Today's news

July 8, 2004

Bursars blamed for debt crisis at Oxford

A major Oxford University benefactor last night hit out at the colleges' approach to investment after it emerged yesterday that half of them had plunged into the red. Sir Peter Lampl, who is believed to have given several million pounds to Corpus Christi College, said that he was dismayed at the "over-traditional" investment decisions of the Oxford colleges compared with their American counterparts. Sir Peter demanded that Oxford bursars dump their conservative investment strategies and urged them to invest further afield.
Times, Daily Telegraph  

Warwick's efficiency puts Oxford to shame  
The scale of wealth within Oxford University revealed yesterday puts the efficiencies of other universities into stark relief. In the absence of hundreds of millions of pounds of assets, Warwick University, at only 40 years old, has become the fifth most successful in the country. It has one endowment, which provided an income of £1.64m in 2002-03, and had a surplus of £4.72 million in the same year. Universities questioned again yesterday why the government continues to provide extra money to Oxford and Cambridge in the form of college fees, which Mr Blair has pledged to maintain until 2008.

Howlers of modern English usage
Will defusing a bomb necessarily diffuse the situation? Is it correct to pedal a bicycle or pedal ideas? According to the editors of the new Concise Oxford Dictionary , up to half of us do not know the answers. As part of compiling the 11th edition of the reference book, which is out today, researchers discovered an increasing confusion over simple words and phrases. The dictionary believes that the chief explanation is wider use of the computer spell check, which does not spot errors of meaning.
Daily Telegraph, Guardian

Islamic studies gain £2.25m lifeline
Professor Nasser Khalili, Britain's most influential collector of Islamic art, has given £2.25 million to Oxford University to enable the institution to set up a research centre for the art and material culture of the Middle East. The donation will be used to increase the number of teaching staff, broaden research into pre-Islamic Iran, pre-Islamic Arabia and Jewish art, and safeguard the teaching at Oxford of minority languages such as Aramaic. Jeremy Johns will be the first director.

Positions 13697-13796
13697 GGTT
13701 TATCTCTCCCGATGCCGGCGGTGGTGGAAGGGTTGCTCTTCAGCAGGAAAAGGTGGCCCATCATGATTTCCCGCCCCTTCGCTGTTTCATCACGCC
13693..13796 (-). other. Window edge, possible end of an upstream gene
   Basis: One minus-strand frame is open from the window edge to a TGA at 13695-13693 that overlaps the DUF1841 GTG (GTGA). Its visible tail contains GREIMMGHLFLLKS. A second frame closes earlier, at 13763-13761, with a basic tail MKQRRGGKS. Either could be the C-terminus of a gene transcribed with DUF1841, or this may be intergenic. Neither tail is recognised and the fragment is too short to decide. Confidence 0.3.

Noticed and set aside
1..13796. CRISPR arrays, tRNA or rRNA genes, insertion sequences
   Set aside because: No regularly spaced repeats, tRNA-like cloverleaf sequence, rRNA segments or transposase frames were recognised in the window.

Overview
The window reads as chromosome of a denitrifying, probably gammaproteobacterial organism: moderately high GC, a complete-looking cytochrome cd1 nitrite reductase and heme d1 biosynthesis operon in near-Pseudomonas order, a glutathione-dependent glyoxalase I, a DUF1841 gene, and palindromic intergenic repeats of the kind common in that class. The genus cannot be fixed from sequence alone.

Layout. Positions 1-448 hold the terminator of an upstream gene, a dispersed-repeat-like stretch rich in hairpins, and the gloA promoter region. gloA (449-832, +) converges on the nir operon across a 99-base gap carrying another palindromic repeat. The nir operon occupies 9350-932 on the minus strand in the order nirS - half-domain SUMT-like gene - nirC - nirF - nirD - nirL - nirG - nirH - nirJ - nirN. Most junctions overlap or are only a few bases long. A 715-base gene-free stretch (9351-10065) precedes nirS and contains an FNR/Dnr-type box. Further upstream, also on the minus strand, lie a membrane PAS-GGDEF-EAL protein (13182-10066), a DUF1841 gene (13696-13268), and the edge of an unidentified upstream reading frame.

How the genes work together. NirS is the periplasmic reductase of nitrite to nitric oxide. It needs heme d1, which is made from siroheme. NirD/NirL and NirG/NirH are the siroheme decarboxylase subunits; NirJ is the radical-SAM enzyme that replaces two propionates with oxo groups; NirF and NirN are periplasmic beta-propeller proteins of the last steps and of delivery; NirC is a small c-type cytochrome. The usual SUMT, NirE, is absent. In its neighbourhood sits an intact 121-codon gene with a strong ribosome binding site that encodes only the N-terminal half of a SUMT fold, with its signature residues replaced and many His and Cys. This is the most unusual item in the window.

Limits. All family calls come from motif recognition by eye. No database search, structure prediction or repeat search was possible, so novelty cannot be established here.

Graduate salaries buoyant
Salaries for graduates remain buoyant at an average of £18,362, according to a report published yesterday by Graduate Prospects . Management consultancy positions command the highest mean salary at £22,418, followed by economists and statisticians at £20,030. Almost a fifth of all vacancies are for buying, selling and retailing positions, with recruitment consultancy particularly strongly represented.
Times Higher, Times 

Kroto speaks up for chemistry
Sir Harry Kroto says that the Government must be prepared to pay the real cost of educating scientists and engineers and that the Higher Education Funding Council for England must stop vice-chancellors diverting money earmarked for science to fund the teaching of oversubscribed soft subjects with poor career prospects and negative value to the nation. He emphasised that scientists and engineers are almost the only groups that provide positive payback on investment.
Independent  (special chemistry supplement)

£400K awarded to autism research
The Medical Research Council has awarded £400,000 to a team of researchers from Bristol University to find out more about the role of environmental risks in the development of autism and autism spectrum disorders.

A minnow among minnows
Australian scientists have discovered the world's smallest fish. The stout infantfish, or Schindleria brevipinguis , has no teeth, fins or scales and lives for about two months. The male grows to a maximum length of 7mm, 1.6mm shorter than the previous record-holder, and weighs just one milligram.

Germans hail fossil record
Scientists have unearthed Germany's largest find of dinosaur fossils, including some that might belong to an unknown species, researchers said yesterday. They believe the 130-million-year-old bone fragments come from species related to Velociraptor and Deinonychus .
Daily Telegraph

Peat bog gases 'accelerate global warming'
Global warming is set to dramatically worsen because of huge amounts of carbon dioxide being released from the world's peatlands, a study by researchers from the University of Wales in Bangor, published in the journal Nature , has found.

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